Those without a truck and/or doing late night trailhead bivvies need not be this overkill. 😉 I recognize this method does not work for everyone, but it is an option to keep in mind if you are in a similar situation.
Oddly enough, my pickup does not have the ability to go up sheer cliffs.
Upon arriving at camp, the first thing I like to do is get organized (sense a theme here?). Esp after a long drive, it is tempting to pull out the camp chair, fish a beer out of the cooler and relax. For me, anyway, I find I lose motivation after I stop.
First, I find the campsite of choice and register if need be. Next, I set up the tent (if not doing a truck bivy), organize the kitchen, get the gear ready for the evening, set up the tarp if need be, set up the chair, pull out the cooler and then drink a well deserved beer. This half-hour of organization (at the most) saves much frustration later.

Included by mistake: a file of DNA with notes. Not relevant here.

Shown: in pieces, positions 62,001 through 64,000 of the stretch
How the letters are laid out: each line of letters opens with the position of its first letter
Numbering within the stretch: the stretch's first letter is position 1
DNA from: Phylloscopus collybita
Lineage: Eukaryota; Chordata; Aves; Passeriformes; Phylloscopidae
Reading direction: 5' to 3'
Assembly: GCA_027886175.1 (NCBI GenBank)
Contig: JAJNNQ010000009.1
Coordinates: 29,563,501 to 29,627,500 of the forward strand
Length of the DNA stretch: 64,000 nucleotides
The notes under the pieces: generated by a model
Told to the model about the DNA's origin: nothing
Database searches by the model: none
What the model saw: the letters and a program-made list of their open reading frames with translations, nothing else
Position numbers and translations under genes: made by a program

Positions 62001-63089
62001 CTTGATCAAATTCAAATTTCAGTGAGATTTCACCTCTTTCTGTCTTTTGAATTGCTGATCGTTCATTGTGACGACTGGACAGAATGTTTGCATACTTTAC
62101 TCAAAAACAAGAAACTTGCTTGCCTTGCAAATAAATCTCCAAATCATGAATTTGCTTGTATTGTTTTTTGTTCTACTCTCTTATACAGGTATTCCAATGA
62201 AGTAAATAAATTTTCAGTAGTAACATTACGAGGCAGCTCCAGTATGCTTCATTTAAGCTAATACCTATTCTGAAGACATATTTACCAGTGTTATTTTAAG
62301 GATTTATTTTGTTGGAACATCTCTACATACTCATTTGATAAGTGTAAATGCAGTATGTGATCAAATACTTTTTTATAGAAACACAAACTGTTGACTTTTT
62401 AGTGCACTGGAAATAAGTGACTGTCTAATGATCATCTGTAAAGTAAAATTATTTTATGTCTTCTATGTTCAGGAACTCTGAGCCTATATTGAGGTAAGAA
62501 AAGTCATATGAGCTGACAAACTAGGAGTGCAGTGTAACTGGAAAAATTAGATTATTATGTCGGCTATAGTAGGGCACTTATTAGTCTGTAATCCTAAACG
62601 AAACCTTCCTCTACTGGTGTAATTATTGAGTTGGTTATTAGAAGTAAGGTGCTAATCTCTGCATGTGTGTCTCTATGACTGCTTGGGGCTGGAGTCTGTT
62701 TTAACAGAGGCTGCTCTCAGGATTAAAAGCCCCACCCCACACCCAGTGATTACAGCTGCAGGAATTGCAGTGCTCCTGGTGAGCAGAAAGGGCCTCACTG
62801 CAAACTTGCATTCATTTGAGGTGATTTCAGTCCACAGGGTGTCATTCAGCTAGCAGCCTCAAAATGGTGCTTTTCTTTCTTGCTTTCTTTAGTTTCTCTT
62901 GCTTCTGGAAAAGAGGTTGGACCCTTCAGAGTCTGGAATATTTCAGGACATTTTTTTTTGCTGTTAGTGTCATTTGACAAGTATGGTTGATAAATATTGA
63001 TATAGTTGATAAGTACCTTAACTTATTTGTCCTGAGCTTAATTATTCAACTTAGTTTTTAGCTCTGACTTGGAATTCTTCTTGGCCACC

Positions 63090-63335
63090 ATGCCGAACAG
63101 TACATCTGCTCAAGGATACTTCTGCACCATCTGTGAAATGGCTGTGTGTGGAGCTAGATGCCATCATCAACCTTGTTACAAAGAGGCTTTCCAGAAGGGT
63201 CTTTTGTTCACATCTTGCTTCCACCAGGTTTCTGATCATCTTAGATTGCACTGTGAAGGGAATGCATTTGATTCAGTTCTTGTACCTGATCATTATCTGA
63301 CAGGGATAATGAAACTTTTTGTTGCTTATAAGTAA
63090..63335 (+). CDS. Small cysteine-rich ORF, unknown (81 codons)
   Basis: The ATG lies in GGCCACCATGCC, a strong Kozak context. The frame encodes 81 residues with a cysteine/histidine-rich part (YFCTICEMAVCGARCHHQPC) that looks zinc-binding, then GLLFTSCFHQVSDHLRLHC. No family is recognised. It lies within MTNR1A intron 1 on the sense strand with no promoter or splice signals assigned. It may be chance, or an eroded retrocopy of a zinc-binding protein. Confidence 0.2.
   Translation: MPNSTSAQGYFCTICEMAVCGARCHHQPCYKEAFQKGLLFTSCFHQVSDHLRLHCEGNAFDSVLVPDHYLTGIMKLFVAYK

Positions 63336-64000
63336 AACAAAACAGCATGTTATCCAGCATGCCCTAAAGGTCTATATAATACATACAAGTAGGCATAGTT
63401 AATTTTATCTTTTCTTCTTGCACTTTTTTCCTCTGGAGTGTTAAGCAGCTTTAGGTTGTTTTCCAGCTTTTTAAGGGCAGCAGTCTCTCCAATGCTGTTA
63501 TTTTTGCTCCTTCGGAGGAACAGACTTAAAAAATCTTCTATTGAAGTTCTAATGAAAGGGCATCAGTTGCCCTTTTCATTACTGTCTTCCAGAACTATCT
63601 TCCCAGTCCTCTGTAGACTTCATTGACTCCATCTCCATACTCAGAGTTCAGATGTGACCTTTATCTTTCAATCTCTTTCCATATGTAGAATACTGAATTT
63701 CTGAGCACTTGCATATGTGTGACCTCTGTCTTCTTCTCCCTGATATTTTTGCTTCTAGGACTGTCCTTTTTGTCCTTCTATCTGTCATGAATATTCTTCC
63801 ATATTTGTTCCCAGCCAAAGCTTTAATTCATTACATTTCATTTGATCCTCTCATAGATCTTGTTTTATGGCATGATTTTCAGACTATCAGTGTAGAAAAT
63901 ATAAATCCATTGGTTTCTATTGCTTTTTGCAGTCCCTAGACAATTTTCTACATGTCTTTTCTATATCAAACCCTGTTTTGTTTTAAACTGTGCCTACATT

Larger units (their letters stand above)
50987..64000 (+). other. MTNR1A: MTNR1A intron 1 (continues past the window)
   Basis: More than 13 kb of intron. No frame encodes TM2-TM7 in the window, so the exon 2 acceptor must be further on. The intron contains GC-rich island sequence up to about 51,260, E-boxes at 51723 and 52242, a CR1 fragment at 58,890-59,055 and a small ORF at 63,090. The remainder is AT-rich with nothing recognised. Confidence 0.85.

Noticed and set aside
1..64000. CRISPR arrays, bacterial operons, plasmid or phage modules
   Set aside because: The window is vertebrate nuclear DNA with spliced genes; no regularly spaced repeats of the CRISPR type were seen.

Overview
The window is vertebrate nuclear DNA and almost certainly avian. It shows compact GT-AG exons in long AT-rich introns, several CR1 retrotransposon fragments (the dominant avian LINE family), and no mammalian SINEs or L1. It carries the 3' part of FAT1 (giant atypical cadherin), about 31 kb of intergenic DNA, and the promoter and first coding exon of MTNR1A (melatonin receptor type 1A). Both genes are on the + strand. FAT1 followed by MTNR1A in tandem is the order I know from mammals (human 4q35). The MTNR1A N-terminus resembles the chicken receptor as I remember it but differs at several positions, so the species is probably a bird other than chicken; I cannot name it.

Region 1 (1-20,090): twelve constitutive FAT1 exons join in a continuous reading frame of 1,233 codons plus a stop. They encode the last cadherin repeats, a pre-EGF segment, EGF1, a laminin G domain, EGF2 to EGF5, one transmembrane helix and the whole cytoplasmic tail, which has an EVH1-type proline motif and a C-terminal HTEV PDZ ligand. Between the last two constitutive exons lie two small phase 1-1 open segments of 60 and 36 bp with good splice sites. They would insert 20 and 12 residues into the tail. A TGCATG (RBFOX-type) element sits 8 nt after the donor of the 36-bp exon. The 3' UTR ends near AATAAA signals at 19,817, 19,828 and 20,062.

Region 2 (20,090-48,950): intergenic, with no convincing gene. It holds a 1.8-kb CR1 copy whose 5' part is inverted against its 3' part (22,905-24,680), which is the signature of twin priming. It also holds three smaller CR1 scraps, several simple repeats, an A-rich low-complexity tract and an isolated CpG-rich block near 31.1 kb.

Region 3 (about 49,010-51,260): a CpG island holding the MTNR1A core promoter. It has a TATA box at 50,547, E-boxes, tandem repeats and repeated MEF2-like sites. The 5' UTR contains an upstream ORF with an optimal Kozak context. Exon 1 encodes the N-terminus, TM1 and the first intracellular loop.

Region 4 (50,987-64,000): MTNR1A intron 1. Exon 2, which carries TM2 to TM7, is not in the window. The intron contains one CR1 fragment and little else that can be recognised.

My tailgate with a cool of beer on top. A fairly common site. 😉
Car camping as a way to base camp can be a rewarding way to see the outdoors. Immerse yourself in an area for more than a day where backpacking is not as feasible. Explore the slot canyons, climb those cliff faces, hike to the petroglyphs or descend into a gorge and then enjoy the sun setting over where you played all day.
Camping is the way many people were introduced to the outdoors. And there is no reason it should stop being part of an outdoors person’s life. Continue to enjoy camping and all it has to offer.
At the Great Sand Dunes on a clear and cold night
The following is a list of gear suggested for camping. It is aimed towards three-season car camping in Colorado with an emphasis on hiking during the day. Different activities (climbing for example), family camping, winter camping, different locales, time of the year and other factors may mean a different set of gear, clothing and items to take. This is also my way of organizing gear. Your way may be better for you.
Think of this list as a good, all-purpose list that can be added or subtracted based upon your needs, activity level and so on. This list is ultimately to give an idea of what works for you.